HIGHER ORDER ABSTRACTIONS 435
kind in question is the Epimenides. Epimenides the Cretan said that all Cretans were liars, and all other statements made by Cretans were certainly lies. Was this a lie? The simplest form of this contradiction is afforded by the man who says "I am lying"; if he is lying, he is speaking the truth, and vice versa....
'When a man says "I am lying", we may interpret his statement as: "There is a proposition which I am affirming and which is false." That is to say, he is asserting the truth of some value of the function "I assert p, and p is false." But we saw that the word "false" is ambiguous, and that, in order to make it unambiguous, we must specify the order of falsehood, or, what comes to the same thing, the order of the proposition to which falsehood is ascribed. We saw also that, if p is a proposition of the nth order, a proposition in which p occurs as an apparent variable is not of the nth order, but of a higher order. Hence the kind of truth or falsehood which can belong to the statement "there is a proposition p which I am affirming and which has falsehood of the nth order" is truth or falsehood of a higher order than the nth. Hence the statement of Epimenides does not fall within its own scope, and therefore no contradiction emerges.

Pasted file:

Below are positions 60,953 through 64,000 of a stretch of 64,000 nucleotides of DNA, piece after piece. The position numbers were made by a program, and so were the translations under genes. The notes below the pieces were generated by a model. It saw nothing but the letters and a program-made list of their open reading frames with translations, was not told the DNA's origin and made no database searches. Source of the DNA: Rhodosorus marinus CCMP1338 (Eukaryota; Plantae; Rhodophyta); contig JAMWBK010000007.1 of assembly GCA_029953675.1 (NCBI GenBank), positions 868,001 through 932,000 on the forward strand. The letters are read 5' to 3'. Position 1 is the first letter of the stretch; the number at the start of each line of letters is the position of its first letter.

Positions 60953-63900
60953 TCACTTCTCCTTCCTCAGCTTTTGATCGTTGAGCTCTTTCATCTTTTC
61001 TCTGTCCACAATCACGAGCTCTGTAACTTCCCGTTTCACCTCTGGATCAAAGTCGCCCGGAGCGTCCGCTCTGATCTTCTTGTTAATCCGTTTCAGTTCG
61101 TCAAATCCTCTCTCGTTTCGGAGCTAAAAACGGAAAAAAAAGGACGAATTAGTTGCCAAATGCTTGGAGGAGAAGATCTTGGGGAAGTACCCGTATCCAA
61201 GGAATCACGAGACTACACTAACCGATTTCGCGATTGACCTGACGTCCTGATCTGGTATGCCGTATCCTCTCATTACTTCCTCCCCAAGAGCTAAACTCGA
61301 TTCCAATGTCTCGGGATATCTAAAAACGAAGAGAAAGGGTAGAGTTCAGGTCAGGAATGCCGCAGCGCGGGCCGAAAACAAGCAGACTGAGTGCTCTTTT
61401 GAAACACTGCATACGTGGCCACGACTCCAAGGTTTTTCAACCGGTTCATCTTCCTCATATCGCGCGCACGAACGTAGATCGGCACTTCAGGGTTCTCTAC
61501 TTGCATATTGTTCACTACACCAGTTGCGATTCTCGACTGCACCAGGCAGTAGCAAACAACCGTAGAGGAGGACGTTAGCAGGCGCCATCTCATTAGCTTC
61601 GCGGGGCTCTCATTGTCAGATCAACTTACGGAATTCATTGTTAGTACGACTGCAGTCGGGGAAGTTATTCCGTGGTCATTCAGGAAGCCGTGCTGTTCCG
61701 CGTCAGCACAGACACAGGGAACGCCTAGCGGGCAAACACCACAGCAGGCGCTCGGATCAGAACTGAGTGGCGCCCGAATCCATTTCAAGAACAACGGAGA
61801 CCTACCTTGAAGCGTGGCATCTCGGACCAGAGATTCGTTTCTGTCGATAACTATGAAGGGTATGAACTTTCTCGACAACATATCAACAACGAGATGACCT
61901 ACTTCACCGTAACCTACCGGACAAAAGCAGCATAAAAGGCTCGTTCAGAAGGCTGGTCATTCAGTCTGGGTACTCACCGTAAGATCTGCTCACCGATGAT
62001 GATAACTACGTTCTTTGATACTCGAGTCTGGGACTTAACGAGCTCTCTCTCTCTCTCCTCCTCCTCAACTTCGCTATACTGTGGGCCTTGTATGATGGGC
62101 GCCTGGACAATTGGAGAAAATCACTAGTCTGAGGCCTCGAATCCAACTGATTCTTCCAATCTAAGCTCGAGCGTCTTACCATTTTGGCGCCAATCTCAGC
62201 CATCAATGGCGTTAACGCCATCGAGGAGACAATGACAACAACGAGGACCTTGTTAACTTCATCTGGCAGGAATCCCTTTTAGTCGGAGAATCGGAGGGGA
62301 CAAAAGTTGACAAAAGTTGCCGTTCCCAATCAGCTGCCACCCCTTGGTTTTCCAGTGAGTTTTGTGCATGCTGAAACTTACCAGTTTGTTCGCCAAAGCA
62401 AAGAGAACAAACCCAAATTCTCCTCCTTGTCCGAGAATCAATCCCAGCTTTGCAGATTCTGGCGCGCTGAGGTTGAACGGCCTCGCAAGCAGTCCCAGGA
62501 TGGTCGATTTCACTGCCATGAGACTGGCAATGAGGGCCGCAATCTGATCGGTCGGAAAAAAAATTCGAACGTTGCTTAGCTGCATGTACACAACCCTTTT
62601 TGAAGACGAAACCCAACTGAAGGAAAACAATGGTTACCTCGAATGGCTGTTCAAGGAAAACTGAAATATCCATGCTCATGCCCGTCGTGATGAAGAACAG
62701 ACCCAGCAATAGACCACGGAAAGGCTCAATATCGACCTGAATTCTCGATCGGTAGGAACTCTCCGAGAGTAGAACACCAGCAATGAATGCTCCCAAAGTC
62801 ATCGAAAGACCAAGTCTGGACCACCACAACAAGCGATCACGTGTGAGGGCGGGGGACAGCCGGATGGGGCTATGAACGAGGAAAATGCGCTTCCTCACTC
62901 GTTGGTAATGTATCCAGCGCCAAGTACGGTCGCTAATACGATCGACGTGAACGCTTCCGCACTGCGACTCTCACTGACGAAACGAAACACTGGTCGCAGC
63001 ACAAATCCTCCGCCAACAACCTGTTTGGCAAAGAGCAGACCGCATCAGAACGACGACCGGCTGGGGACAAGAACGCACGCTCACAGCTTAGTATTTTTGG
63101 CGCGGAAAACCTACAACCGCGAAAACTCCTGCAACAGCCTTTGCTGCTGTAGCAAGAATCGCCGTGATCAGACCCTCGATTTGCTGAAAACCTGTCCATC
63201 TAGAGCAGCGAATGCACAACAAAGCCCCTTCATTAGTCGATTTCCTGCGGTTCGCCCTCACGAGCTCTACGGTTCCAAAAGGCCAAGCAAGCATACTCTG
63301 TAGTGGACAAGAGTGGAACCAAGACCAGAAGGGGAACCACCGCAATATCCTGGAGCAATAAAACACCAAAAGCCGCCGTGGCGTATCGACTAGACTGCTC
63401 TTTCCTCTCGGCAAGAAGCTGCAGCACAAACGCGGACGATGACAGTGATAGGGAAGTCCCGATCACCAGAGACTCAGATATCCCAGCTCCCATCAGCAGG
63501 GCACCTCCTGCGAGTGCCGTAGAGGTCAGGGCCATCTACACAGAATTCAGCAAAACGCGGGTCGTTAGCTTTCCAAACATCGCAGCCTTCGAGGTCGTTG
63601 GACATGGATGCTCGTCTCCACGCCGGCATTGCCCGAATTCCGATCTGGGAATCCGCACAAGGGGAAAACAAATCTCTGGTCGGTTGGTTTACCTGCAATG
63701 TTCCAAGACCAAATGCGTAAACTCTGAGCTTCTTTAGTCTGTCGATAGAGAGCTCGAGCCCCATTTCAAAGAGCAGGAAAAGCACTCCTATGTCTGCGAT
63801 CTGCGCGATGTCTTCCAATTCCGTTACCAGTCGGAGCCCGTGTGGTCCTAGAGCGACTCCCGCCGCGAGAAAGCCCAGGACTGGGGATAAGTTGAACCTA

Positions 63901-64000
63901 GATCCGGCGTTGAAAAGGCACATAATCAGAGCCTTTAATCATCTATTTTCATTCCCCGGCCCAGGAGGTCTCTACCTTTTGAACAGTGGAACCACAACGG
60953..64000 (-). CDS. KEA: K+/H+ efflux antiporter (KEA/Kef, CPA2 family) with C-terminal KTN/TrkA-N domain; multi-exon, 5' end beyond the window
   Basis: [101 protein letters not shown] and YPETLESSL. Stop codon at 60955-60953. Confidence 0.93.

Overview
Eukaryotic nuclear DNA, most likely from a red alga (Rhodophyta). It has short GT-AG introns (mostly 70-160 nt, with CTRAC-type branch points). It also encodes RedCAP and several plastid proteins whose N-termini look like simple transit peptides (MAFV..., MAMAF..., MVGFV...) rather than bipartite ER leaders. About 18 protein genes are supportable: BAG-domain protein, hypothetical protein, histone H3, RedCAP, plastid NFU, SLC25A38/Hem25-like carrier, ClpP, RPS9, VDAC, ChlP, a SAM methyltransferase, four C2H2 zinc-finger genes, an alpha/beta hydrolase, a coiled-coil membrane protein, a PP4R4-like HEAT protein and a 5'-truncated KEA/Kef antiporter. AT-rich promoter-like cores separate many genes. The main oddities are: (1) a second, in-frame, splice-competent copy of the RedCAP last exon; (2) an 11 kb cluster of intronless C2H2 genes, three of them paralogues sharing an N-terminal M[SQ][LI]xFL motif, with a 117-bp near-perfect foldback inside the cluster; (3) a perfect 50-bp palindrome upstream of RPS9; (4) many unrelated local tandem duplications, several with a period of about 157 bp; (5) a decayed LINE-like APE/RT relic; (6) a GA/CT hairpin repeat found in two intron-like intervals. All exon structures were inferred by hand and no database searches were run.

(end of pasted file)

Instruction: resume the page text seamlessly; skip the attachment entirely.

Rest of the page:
'If we regard the statement "I am lying" as a compact way of simultaneously making all the following statements: "I am asserting a false proposition of the first order," "I am asserting a false proposition of the second order," and so on, we find the following curious state of things: As no proposition of the first order is being asserted, the statement "I am asserting a false proposition of the first order" is false. This statement is of the second order, hence the statement "I am making a false statement of the second order" is true. This is a statement of the third order, and is the only statement of the third order which is being made. Hence the statement "I am making a false statement of the third order" is false. Thus we see that the statement "I am making a false statement of order 2n+l" is false, while the statement "I am making a false statement of order 2n" is true. But in this state of things there is no contradiction.'5
Clearly, if we should apply the language of orders of abstractions to the above case, a similar outcome is reached more generally and more simply. If we should confuse the orders of abstractions, we might naturally have an endless argument at hand. This example shows how a confusion of orders of abstractions might lead to insoluble verbal problems, and how semantically important it is that we should not identify, and that we should be conscious of abstracting, with the resulting instinctive feeling for this peculiar structural stratification of 'human